The disadvantage to a completely sealed cabinet is that it lacks ventilation. As previously described, adequate ventilation is a key requirement to safe li ion battery storage. The ability to dissipate heat is central to avoiding total battery failure. Additionally, ventilation helps prevent the dangerous buildup of flammable vapors that accompany battery failure which may lead to an explosion. 

In the 2024 IFC, the code specifies that “containers shall be open top and constructed of noncombustible materials or shall be approved for battery collection.” The IFC chose open-top containers because:

  • Open-top containers allow for better ventilation. 
  • In case of a battery failure, an open-top design facilitates heat dissipation.
  • Emergency responders can quickly access and address any issues within the container.
  • An open-top design allows for more effective fire suppression measures if needed.

The IFC also limits the number of batteries per container and total stored. The IFC stipulates that “not more than 15 cubic feet (.42m3) shall be permitted to be stored in containers, . . . and individual containers or groups of containers shall not exceed a capacity of 7.5 cubic feet (.21m3).”

Battery Storage Location

Assuming you are storing li ion batteries in a container, the next decision is where to physically locate the container. The first consideration is to position the battery storage away from combustible materials. The IFC specifies a minimum separation distance of not less than ten feet (3m). It should be noted that this is a minimum distance. Battery failures that lead to fire are dramatic events that can expand significantly from the point of origin. The more separation battery storage has from combustible materials, the better.

Should you have multiple containers of stored batteries, they must be separated as well. The IFC mandates that battery storage containers have at least three feet (.9m) of open space between  them.

In situating battery storage containers, there are other considerations. For example, they should not obstruct egress or passageways. The IFC is specific in requiring that battery storage containers cannot be located “within five feet (1.5m) from exits or exit access doors.”

To address the safety of personnel, the storage area should also be restricted to authorized staff only, especially in environments with a large number of batteries or where high-capacity batteries are used.

For areas that experience natural disasters, it is also worthwhile to take the potential consequences of these events into account. In locations prone to earthquakes, you should ensure that the storage setup is secure and that batteries cannot easily fall or get damaged. In flood-prone locations, avoid storing batteries in basements or low-lying areas that are at risk of flooding. 

Aside from situating battery containers, the construction characteristics of the storage area are another factor to consider. The premise is that should a battery fail and progress to the fire stage, the construction materials of a storage area can greatly impact the rate and extent of fire spread.

According to the IFC, if the li ion battery storage area is located “in a building with other uses, battery storage areas shall be separated from the remainder of the building by two-hour rated fire barriers or horizontal assemblies.” Any such fire barriers or horizontal assemblies must be constructed in accordance with the applicable sections of the International Building Code (IBC).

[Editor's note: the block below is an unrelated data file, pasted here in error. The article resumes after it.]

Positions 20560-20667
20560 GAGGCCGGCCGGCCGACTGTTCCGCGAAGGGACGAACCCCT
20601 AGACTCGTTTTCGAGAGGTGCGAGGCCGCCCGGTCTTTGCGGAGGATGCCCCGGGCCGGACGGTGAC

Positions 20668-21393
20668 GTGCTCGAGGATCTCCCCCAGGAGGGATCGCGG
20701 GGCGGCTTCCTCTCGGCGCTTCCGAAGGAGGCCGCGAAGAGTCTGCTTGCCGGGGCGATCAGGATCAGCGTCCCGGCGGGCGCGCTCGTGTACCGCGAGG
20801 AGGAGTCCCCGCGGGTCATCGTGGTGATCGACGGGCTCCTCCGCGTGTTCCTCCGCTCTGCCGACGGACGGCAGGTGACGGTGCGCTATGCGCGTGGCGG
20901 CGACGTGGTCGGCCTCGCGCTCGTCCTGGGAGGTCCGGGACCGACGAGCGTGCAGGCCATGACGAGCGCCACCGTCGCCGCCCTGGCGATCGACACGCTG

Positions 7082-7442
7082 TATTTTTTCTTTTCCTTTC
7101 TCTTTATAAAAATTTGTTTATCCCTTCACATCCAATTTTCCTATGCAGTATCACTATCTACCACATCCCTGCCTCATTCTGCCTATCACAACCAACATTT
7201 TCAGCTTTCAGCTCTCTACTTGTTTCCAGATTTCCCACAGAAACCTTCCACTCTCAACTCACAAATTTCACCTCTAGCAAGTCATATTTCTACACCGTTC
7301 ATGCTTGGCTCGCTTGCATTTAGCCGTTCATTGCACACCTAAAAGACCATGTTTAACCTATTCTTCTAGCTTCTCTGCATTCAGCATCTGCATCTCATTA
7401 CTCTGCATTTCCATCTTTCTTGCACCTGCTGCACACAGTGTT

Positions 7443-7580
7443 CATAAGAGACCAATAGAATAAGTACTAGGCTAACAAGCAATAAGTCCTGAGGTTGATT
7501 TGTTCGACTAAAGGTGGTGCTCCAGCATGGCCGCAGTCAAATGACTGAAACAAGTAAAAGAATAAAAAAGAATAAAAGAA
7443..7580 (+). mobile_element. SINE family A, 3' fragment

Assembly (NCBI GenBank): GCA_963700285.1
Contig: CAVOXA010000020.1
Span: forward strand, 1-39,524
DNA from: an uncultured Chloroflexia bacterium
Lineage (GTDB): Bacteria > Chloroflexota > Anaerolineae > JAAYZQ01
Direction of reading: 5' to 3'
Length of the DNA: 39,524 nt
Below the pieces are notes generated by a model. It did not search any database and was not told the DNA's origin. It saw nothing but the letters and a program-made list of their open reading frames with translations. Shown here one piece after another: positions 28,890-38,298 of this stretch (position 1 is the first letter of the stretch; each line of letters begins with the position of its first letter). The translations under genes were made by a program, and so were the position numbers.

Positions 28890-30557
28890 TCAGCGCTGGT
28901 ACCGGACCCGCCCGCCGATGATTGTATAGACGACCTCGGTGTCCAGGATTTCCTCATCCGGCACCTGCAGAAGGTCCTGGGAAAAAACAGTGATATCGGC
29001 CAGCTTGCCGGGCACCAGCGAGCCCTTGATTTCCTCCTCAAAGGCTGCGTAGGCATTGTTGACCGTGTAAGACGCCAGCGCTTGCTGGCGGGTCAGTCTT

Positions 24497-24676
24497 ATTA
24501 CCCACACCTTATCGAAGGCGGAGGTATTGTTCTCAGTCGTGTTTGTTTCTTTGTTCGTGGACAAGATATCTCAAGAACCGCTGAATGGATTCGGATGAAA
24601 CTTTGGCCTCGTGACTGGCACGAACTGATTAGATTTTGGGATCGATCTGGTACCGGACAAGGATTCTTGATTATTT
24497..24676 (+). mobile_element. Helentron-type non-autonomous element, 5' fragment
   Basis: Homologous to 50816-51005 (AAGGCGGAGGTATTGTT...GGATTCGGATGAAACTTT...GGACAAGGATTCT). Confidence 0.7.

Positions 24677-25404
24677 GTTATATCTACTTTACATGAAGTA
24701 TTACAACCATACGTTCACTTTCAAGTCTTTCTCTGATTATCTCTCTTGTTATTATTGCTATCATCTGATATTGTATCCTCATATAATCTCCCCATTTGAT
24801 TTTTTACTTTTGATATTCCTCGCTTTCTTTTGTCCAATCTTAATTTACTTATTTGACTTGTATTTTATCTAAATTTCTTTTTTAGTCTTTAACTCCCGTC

Even if your company’s battery storage does not meet the threshold quantities of the IFC, their requirements are good guidelines to follow in terms of separation distances and housing your battery storage in an area with fire-rated construction.

Fire Protection and Emergency Preparedness

Because li ion batteries pose a unique fire and explosion risk, companies must take this into account and update their fire and emergency preparedness plans accordingly. The storage location should be equipped with fire detection devices (e.g., smoke detectors) and be within easy access to fire suppression equipment. 

Additionally, employees should be trained in li ion battery safety and emergency measures to be taken in the event a battery fails. All employees should know how to report an emergency and should receive evacuation training.

To assist emergency responders, it is a good idea to ensure that the battery storage area is accessible and clearly identified in case of an incident. If storing li ion batteries is a new aspect of your business, notifying the local responders about this in advance will be greatly appreciated and will enhance their response and scene safety should an incident occur.

For businesses meeting IFC’s threshold quantity of battery storage, the IFC has stringent fire protection requirements that include:

  • Comprehensive fire safety plan
  • Automatic fire suppression systems
  • Fire detection and alarm systems
  • Explosion control (in some instances)

Justrite’s New Li Ion Battery Charging and Storage Cabinet

As a pioneer in the development of fire-rated cabinets and containment solutions, Justrite is aware of the hazards that li ion batteries can present when not stored or charged correctly. To address this, we introduced our Lithium-Ion Battery Charging Safety Cabinet model 231703. Designed for benchtop use, the purpose-built cabinet allows businesses to charge and store li ion batteries safely and efficiently.

The cabinet's advanced features include:

Double-wall steel construction with insulation: The insulating air gap creates a strong barrier that can contain explosions and intense heat, while keeping the cabinet's exterior safe to touch.

Pressure relief vent system: The vented door panels are engineered to mitigate the impact of explosive battery failures.

Reinforced steel door latch plates: Steel latch rods and fortified latch cradle plates ensure that the doors stay securely shut in case of a battery explosion.

Flame arresters: A two-layer wire-mesh screen absorbs heat and prevents flames from escaping the cabinet.

Door hinge flame guards: Special guards block flames from escaping through the hinges, reducing the risk of secondary fires outside the cabinet.

Crossflow fan ventilation system: The steady airflow through the cabinet keeps batteries at a cooler temperature while charging.

Spring-loaded dampers: Sealing automatically when internal temperatures reach 135°F (57°C), the dampers dramatically decrease the emission of harmful smoke and gases by up to 99%.

Innovative filtration system: The vent system includes a filter that captures smoke and effectively neutralizes toxins.

Heat-activated expanding door seals: Designed to swell in response to rising temperatures, these seals help to prevent the escape of smoke, fumes, and flames through the door frame.

Justrite’s Lithium-Ion Battery Charging Safety Cabinet is tailor-made to offer an optimal environment for li ion battery storage while mitigating the specific dangers associated with battery malfunctions. The combination of advanced design, robust materials, and innovative safety features serve to effectively contain any potential hazards, thereby preventing the spread of fire and toxic gases into the workplace.